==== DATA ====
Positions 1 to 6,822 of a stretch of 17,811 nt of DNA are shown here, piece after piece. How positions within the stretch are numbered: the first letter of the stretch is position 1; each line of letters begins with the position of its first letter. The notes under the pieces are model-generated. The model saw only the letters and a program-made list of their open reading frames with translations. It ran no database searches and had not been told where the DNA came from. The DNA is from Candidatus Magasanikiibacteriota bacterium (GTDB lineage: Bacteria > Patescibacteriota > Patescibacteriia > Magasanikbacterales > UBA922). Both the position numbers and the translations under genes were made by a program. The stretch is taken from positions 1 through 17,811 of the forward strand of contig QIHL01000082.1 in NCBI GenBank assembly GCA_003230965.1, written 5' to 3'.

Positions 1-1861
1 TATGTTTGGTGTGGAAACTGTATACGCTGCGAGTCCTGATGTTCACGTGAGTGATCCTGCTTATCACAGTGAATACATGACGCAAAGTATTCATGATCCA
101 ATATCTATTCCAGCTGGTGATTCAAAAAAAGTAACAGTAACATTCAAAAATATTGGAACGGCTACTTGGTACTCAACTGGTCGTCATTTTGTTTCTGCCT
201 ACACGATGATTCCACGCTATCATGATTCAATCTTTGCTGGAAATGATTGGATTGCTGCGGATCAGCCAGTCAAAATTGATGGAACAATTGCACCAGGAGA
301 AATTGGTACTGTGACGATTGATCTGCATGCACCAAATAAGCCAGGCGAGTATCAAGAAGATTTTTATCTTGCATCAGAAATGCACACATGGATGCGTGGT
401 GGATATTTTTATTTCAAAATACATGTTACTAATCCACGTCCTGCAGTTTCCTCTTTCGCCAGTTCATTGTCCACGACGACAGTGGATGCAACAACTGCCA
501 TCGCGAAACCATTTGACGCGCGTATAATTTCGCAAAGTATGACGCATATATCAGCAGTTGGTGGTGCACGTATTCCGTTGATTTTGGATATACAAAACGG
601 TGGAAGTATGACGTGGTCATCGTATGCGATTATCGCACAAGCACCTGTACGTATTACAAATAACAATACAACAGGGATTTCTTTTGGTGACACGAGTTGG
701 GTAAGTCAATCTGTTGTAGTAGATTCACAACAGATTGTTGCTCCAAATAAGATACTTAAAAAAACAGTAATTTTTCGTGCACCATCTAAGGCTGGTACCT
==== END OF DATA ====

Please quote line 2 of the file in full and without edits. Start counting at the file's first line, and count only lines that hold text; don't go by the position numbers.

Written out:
Positions 1-1861